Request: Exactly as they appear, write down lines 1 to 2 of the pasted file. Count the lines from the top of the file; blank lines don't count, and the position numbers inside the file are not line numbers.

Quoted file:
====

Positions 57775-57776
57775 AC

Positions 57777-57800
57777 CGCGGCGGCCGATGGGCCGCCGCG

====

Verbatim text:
Positions 57775-57776
57775 AC